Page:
In contrast to just feeling tired, how likely are you to doze off or fall asleep in the following situations? (Even if you have not done some of these things recently, try to work out how they would have affected you.) Use the following sleep test scale to choose the most appropriate number for each situation:
0 = Would never doze
1 = Slight chance of dozing
2 = Moderate chance of dozing
3 = High chance of dozing
Berger/Henry ENT Center
Jamestown Medical Building
Chestnut Hill Medical Building
The Oaks Medical Center
Date Posted: Wednesday, February 18th, 2015 by Alan Berger
In April 2014, the Food and Drug Administration (FDA) approved the first implantable device to treat obstructive sleep apnea (OSA). While continuous positive airway pressure (CPAP) is considered first-line therapy for the treatment of OSA, nearly 50% of patients will become non-compliant over time. Inspire's implantable system, named Upper Airway Stimulation or UAS, is an alternative to the CPAP mask and includes a small generator, a sensing lead and a stimulation lead. Turned on by a handheld remote, it delivers stimulation to the muscles of the airway, which keeps the airway open during sleep. Patients retain control of their treatment and are able to disable the device while not sleeping. Inspire therapy is approved to treat patients with moderate to severe OSA who are unable to use CPAP therapy.
The safety and effectiveness of the Inspire device was demonstrated in the STAR trial which I wrote about last October, 2014 in an article titled New Device to Treat OSA Patients Who Can’t Tolerate CPAP’s. The STAR trial demonstrated a 68% reduction in apnea severity (AHI reduction). Furthermore, the device was proven safe with a less than 1% serious adverse outcome rate.
While this information was published more than a year ago, new data has demonstrated that the majority of patients implanted with the device are still using it more than 2 years later. For surgeons, the safety and efficacy of the procedure are encouraging. However, several other metrics were evaluated in this study, specifically a patient’s daytime fatigue and quality of life measures. As a surgeon, we often become focused on numbers (AHI or apnea severity) and may discount more subjective issues such as fatigue. Yet, fatigue and quality of life are paramount to patients. The STAR trial demonstrated that patients implanted with the Inspire device reported a significant improvement in fatigue and quality of life measures.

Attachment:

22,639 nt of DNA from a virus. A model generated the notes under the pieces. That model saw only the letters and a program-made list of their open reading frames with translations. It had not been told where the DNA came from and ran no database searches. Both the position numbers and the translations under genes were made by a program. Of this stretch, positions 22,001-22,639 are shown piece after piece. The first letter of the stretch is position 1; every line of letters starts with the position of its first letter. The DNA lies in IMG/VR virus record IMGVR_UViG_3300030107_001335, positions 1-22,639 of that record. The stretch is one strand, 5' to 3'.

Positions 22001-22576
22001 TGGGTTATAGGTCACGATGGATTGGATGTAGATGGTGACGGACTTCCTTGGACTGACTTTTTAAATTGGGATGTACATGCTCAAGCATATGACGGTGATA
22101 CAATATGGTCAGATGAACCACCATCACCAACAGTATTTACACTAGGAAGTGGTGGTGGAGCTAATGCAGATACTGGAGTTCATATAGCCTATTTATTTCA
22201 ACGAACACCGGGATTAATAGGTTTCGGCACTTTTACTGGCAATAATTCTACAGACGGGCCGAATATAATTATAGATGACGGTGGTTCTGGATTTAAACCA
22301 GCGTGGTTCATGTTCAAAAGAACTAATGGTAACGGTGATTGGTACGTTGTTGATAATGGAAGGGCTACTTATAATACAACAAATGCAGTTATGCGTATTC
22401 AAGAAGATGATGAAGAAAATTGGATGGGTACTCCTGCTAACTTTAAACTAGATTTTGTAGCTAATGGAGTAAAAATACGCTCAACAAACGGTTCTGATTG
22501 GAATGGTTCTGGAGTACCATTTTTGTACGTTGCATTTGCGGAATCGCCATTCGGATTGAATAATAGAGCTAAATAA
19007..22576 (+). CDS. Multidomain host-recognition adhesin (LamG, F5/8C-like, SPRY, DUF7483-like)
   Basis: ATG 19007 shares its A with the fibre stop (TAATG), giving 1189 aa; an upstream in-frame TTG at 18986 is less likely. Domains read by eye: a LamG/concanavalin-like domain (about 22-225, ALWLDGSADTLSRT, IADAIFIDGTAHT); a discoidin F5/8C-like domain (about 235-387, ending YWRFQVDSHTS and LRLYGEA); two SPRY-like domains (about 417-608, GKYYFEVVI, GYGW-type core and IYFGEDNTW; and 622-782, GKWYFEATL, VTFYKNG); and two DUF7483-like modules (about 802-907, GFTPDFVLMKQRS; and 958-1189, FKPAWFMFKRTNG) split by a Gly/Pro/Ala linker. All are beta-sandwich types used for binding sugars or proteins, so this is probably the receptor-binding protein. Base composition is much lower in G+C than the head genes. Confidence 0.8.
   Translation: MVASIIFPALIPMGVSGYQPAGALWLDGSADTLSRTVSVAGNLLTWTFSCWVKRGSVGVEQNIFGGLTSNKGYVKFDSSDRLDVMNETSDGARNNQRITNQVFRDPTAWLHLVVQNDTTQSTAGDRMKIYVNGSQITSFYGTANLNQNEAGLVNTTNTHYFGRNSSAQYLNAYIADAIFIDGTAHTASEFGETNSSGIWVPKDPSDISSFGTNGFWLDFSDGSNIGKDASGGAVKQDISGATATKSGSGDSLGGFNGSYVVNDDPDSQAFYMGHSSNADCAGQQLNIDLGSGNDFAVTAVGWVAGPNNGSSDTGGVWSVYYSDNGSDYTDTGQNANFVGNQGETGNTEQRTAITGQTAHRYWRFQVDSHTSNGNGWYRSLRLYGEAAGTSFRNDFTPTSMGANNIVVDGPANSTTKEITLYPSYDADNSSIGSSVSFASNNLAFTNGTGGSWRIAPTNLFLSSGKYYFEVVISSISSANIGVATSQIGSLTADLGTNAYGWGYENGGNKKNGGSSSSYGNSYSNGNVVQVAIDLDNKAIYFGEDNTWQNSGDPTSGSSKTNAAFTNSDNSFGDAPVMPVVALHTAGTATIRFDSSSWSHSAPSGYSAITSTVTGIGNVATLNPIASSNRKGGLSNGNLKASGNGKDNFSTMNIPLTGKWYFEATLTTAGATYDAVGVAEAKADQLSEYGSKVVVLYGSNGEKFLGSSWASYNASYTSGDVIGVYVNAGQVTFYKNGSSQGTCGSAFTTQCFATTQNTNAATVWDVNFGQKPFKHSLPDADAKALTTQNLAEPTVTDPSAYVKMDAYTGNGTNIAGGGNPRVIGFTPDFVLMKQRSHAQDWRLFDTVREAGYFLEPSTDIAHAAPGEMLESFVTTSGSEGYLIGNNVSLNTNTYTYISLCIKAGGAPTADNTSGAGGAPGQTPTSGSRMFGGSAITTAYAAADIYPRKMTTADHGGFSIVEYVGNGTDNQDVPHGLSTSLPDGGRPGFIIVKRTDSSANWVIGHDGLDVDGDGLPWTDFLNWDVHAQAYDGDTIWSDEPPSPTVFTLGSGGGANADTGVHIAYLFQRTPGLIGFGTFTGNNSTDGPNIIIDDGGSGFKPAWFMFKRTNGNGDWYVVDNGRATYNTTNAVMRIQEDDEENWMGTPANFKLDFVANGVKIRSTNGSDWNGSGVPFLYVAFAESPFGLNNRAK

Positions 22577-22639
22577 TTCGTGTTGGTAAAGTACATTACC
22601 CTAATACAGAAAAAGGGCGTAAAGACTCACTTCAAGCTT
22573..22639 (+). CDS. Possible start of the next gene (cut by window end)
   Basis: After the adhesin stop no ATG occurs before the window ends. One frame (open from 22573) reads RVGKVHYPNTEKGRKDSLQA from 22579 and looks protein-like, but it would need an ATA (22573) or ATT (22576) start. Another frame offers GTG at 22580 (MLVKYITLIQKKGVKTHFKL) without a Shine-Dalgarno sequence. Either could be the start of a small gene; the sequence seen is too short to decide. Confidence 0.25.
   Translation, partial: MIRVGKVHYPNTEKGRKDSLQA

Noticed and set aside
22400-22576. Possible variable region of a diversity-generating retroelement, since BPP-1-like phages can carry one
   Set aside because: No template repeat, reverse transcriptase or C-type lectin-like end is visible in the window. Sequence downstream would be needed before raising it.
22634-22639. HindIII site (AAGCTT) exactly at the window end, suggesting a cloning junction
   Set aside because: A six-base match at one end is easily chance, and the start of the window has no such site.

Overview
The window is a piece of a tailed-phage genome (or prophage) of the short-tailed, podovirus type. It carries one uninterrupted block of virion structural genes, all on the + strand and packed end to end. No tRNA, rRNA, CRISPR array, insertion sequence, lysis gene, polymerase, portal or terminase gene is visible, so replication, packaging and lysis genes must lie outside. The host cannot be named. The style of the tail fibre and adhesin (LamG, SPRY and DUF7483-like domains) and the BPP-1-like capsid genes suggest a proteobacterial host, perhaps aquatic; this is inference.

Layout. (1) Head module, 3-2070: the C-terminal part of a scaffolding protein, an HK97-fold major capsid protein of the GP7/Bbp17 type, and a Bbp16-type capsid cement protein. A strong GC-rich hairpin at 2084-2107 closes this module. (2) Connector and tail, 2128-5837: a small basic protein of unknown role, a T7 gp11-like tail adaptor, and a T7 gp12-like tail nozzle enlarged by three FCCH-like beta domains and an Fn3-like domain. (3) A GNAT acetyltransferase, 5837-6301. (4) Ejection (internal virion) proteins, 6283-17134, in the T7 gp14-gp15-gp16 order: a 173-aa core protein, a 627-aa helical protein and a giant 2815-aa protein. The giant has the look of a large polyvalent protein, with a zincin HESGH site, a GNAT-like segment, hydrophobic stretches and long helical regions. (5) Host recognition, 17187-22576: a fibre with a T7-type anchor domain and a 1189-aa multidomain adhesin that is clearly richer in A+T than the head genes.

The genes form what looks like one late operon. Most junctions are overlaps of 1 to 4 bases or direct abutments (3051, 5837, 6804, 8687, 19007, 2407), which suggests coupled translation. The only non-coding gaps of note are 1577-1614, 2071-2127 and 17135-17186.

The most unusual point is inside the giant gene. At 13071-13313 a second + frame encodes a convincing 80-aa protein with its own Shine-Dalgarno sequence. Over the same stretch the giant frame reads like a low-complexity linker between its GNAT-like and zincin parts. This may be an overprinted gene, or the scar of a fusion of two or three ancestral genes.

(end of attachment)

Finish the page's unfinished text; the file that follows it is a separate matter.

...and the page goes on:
Dr. Sesso is the only surgeon in the Delaware Valley to have participated in the STAR trial. “My experience is that the Inspire device is less invasive than traditional sleep apnea surgery and the effectiveness is very promising. This procedure may give hope to patients who cannot tolerate CPAP and are at risk for health problems due to their OSA. I think that a 70% improvement in sleep apnea severity will have major health benefits to severe OSA patients that are currently untreated.”